Answers to Your FAQs about Heat Pumps
Heat pumps pull double duty, as they act as air conditioners in the summer and heating units in spring and fall. It only makes sense to incorporate a heat pump in your home or business, but you likely have a lot of questions. Check out this handy guide to your FAQs about heat pumps.
Heat Pump FAQs
Can a heat pump provide the heat we need in winter?
That depends on how cold it gets. In general, a heat pump is less effective at adequately heating a home when the exterior temperature goes below 35 to 40 degrees Fahrenheit. If the temperature goes lower than that, you'll have to provide supplemental heat. For that reason, it is most efficient in spring and fall, when the temperatures are on the chilly side but not downright cold. Electric air-source heat pumps, typically used in moderate climates, use the difference between outdoor air temperatures and indoor air temperatures to cool and heat a home, according to Energy Star.
What do SEER and HSPF ratings mean?
A SEER rating refers to the Seasonal Energy Efficiency Rating, which is a measure of the cooling efficiency of a heat pump. Federal regulations require a SEER of 13 or more for new heat pumps. The higher the SEER, the more efficient the unit is, saving you more money on energy bills. The HSPF rating refers to the Heating Seasonal Performance Factor, which is a measure of the heating efficiency of the pump. New heat pumps manufactured after 2006 must have an HSPF of 6.8 or more. Again, the higher the HSPF, the more efficient it is.
Why should I have one heat pump instead of two separate AC and heating units?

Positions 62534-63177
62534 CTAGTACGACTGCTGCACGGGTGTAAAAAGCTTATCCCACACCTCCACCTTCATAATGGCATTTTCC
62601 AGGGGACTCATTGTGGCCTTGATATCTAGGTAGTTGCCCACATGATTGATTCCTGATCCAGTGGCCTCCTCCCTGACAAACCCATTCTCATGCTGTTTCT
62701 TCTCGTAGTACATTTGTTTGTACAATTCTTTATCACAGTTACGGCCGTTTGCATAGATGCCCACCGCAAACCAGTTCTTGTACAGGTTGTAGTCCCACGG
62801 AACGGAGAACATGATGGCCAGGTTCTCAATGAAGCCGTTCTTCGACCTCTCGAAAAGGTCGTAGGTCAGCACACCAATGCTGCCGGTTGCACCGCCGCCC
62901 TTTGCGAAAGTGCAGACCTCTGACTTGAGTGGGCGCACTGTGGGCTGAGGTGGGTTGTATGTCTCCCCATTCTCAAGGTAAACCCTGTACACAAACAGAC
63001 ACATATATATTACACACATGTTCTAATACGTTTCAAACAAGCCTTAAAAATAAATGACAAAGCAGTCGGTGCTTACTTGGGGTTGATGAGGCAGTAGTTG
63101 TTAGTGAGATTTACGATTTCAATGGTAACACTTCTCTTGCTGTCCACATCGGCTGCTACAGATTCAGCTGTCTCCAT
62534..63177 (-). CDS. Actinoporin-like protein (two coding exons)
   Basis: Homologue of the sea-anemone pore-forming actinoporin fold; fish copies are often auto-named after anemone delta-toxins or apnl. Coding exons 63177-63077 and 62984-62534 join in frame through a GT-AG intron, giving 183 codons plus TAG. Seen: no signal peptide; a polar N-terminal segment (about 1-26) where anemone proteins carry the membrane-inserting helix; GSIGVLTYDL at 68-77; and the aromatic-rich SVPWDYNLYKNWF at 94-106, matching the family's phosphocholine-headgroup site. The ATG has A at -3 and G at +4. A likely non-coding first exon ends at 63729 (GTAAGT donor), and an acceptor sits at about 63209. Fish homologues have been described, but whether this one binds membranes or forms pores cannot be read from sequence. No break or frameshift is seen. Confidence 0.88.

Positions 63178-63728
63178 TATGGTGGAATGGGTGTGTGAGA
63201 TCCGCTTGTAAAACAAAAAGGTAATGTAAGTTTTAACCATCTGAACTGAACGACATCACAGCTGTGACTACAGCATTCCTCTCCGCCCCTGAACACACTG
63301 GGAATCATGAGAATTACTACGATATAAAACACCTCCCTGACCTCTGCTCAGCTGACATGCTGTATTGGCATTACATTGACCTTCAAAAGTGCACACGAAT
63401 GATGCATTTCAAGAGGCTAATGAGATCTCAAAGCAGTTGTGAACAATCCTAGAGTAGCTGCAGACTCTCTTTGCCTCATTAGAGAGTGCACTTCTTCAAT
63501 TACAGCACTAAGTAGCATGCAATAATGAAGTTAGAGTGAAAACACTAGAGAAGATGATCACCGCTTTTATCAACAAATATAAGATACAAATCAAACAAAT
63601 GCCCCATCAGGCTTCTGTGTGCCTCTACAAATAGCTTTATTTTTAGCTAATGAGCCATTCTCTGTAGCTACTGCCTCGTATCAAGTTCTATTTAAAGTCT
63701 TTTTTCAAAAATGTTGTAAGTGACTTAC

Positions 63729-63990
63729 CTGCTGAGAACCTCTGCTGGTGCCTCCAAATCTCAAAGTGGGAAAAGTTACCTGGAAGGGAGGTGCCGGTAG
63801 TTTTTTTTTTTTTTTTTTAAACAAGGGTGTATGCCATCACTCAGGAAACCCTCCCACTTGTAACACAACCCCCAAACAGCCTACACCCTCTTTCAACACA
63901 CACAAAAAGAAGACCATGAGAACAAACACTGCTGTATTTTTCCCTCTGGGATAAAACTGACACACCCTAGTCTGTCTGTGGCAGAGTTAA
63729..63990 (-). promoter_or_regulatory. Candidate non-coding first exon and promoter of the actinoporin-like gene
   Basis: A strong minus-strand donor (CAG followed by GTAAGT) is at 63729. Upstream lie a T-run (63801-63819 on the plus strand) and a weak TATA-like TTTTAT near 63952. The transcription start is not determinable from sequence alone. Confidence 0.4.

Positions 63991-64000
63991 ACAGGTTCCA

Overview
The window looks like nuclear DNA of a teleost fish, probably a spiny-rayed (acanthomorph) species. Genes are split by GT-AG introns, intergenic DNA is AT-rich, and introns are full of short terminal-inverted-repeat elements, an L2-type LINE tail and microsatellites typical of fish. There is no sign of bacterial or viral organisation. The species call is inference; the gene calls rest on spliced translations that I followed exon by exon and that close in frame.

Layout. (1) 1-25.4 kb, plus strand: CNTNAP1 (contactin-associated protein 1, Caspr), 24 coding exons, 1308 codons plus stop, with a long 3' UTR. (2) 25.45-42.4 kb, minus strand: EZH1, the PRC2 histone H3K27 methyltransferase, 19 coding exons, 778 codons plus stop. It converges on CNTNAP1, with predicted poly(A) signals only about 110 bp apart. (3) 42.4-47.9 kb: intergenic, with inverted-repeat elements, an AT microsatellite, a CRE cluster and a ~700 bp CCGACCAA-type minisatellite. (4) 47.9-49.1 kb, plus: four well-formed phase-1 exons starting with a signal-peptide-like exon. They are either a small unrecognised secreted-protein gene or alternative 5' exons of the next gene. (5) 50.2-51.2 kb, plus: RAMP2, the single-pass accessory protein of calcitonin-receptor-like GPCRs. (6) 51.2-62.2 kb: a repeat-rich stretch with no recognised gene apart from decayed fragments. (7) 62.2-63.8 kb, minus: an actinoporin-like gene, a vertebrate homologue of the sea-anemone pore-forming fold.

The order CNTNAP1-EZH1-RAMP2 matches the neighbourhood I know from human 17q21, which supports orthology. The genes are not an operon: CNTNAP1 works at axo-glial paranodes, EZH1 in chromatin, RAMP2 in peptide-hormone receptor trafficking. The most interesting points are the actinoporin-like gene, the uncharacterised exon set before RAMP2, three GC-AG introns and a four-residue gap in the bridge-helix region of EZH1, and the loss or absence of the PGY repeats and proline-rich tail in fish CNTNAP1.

Simplicity. With a single heat pump, there's no need to install two costly units that each do a different job. Also, a heat pump simply transfers energy to heat or cool the air rather than burn costly fuel. In addition, you can use a heat pump to operate your heated swimming pool or hot tub. Heat pumps are a greener option than traditional furnace systems, particularly in places like Texas where extreme cold is not the norm.
How does a heat pump work?
In summer, your heat pump absorbs heat from the inside of the house and pumps it outside. When you need heat in the winter, the unit takes any warmth from the outdoor air and pumps it into the home. The two-fold benefits of heat pumps make them an economical, energy-efficient feature of any home or business.
Which is more energy efficient: to allow the AC to come on for short bursts or stay on for long periods of time?
It takes a while for the unit to get going and do its job. It takes between seven and 10 minutes from the time the unit kicks on to reach peak efficiency, removing the moisture from your home. If you shut off the unit after 10 minutes, you're not getting the most out of the heat pump's potential -- no to mention, you're causing unnecessary wear and tear on the unit by doing that. It's best to allow it to run its full course to the desired temperature all at once rather than allowing it to run for short bursts.
Call TDI Air with More Questions Got more questions about heat pumps and how they can benefit you? Contact us today to learn more. We would be happy to provide you with a free estimate on a high-quality heat pump.